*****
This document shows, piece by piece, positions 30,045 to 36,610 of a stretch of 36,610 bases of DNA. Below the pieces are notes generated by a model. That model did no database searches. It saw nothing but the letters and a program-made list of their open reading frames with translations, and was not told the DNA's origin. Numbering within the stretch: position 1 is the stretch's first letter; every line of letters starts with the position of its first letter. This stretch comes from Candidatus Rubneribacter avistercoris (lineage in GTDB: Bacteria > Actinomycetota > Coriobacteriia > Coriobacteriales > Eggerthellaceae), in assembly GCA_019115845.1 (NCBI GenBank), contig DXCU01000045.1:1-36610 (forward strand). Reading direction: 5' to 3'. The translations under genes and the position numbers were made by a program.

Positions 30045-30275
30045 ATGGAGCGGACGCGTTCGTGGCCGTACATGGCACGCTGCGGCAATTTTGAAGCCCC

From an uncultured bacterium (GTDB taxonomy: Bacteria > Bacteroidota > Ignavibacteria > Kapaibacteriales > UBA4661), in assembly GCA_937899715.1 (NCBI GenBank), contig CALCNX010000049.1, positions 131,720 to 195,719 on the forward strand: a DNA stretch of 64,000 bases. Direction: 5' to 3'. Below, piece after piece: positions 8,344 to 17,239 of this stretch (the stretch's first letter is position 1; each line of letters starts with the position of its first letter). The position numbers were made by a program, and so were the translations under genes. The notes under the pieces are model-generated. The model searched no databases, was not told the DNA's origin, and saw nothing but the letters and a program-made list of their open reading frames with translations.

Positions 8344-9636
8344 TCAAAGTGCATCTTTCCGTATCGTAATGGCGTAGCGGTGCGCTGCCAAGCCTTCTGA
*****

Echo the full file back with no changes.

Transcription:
This document shows, piece by piece, positions 30,045 to 36,610 of a stretch of 36,610 bases of DNA. Below the pieces are notes generated by a model. That model did no database searches. It saw nothing but the letters and a program-made list of their open reading frames with translations, and was not told the DNA's origin. Numbering within the stretch: position 1 is the stretch's first letter; every line of letters starts with the position of its first letter. This stretch comes from Candidatus Rubneribacter avistercoris (lineage in GTDB: Bacteria > Actinomycetota > Coriobacteriia > Coriobacteriales > Eggerthellaceae), in assembly GCA_019115845.1 (NCBI GenBank), contig DXCU01000045.1:1-36610 (forward strand). Reading direction: 5' to 3'. The translations under genes and the position numbers were made by a program.

Positions 30045-30275
30045 ATGGAGCGGACGCGTTCGTGGCCGTACATGGCACGCTGCGGCAATTTTGAAGCCCC

From an uncultured bacterium (GTDB taxonomy: Bacteria > Bacteroidota > Ignavibacteria > Kapaibacteriales > UBA4661), in assembly GCA_937899715.1 (NCBI GenBank), contig CALCNX010000049.1, positions 131,720 to 195,719 on the forward strand: a DNA stretch of 64,000 bases. Direction: 5' to 3'. Below, piece after piece: positions 8,344 to 17,239 of this stretch (the stretch's first letter is position 1; each line of letters starts with the position of its first letter). The position numbers were made by a program, and so were the translations under genes. The notes under the pieces are model-generated. The model searched no databases, was not told the DNA's origin, and saw nothing but the letters and a program-made list of their open reading frames with translations.

Positions 8344-9636
8344 TCAAAGTGCATCTTTCCGTATCGTAATGGCGTAGCGGTGCGCTGCCAAGCCTTCTGA